I started writing Honku after a near-death egg-throwing experience around Christmas 2001. At the time, I lived in a one-bedroom apartment on a quintessential historic Brooklyn street lined by trees and brownstones with big front stoops. Thanks to defects in traffic-signal timing and the brains of New York City motorists, there had always been a lot of horn honking in front of my building. But this one day it got to be too much.
Some jerk in a crappy blue sedan had decided to let loose with a continuous, nonstop blast directly beneath my window. As the honk persisted, I felt my chest tighten and my reptilian fight-or-flight response kick in. I looked outside to see what the problem was. Not only was there no emergency, the traffic light in front of him was red!
I’d had enough. I thought to myself, if this guy is still on the horn in the amount of time it takes me to go to the fridge, get a carton of eggs, and open my window, he’s getting it on the windshield. And I wanted him to know it was me.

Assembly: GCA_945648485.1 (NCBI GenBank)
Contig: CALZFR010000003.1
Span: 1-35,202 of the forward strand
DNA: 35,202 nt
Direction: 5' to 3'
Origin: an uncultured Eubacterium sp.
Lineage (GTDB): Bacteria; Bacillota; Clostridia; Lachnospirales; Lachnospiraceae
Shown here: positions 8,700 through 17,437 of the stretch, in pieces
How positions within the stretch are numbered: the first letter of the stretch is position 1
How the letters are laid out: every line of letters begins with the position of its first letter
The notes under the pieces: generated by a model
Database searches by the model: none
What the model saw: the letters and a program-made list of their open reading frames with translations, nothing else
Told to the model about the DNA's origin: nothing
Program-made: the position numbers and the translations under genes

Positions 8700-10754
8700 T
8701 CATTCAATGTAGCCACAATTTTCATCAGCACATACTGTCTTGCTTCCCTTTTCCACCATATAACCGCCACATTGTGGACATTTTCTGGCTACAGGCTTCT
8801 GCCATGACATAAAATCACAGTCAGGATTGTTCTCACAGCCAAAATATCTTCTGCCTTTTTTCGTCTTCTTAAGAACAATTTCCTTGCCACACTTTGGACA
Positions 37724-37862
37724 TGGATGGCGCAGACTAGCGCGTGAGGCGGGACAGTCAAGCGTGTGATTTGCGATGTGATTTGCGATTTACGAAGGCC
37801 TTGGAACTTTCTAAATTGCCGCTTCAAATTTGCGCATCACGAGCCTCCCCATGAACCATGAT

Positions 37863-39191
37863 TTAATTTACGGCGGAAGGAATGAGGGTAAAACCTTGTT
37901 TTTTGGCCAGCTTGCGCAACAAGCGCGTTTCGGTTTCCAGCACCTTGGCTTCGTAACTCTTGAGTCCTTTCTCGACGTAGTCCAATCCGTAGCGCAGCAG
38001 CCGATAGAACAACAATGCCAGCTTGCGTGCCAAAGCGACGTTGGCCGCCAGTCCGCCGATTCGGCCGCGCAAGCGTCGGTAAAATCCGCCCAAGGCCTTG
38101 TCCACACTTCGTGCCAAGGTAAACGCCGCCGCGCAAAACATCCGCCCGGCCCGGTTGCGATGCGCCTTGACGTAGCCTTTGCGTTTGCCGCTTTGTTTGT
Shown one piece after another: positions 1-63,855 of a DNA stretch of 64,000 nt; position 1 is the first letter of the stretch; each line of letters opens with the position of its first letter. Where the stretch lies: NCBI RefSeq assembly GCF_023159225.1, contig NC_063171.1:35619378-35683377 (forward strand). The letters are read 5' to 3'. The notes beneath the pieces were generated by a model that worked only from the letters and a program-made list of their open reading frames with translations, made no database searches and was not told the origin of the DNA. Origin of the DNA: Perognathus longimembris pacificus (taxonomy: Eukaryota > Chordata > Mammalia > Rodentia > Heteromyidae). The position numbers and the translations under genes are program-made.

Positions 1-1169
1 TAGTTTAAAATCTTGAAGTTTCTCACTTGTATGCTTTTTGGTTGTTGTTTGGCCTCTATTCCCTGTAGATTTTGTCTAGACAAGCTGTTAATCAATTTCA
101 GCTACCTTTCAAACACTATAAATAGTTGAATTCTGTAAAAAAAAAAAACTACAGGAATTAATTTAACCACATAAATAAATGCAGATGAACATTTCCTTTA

My first egg hit his trunk, and the second hit the top of his car with a satisfying thud that managed to break the sustained honk. But I had determined that egg-on-windshield was the just punishment for his crime. By the time the third yolk met glass, he was out of his car and going ballistic.
The honker drove off and, thankfully, I never heard from him again. But the incident left me shaken. I had crossed a line. I had soaked up so much honking and road rage that I had become the honking, I had become the rage. Though my righteous, egg-flinging fury felt sweet and just, my angry response served only to escalate the cycle of frustration and honk-violence. I had to do something. So, a few weeks later, I sat down and came up with my first batch of honku—haiku poems about honking. This is the moment my first honku captured:
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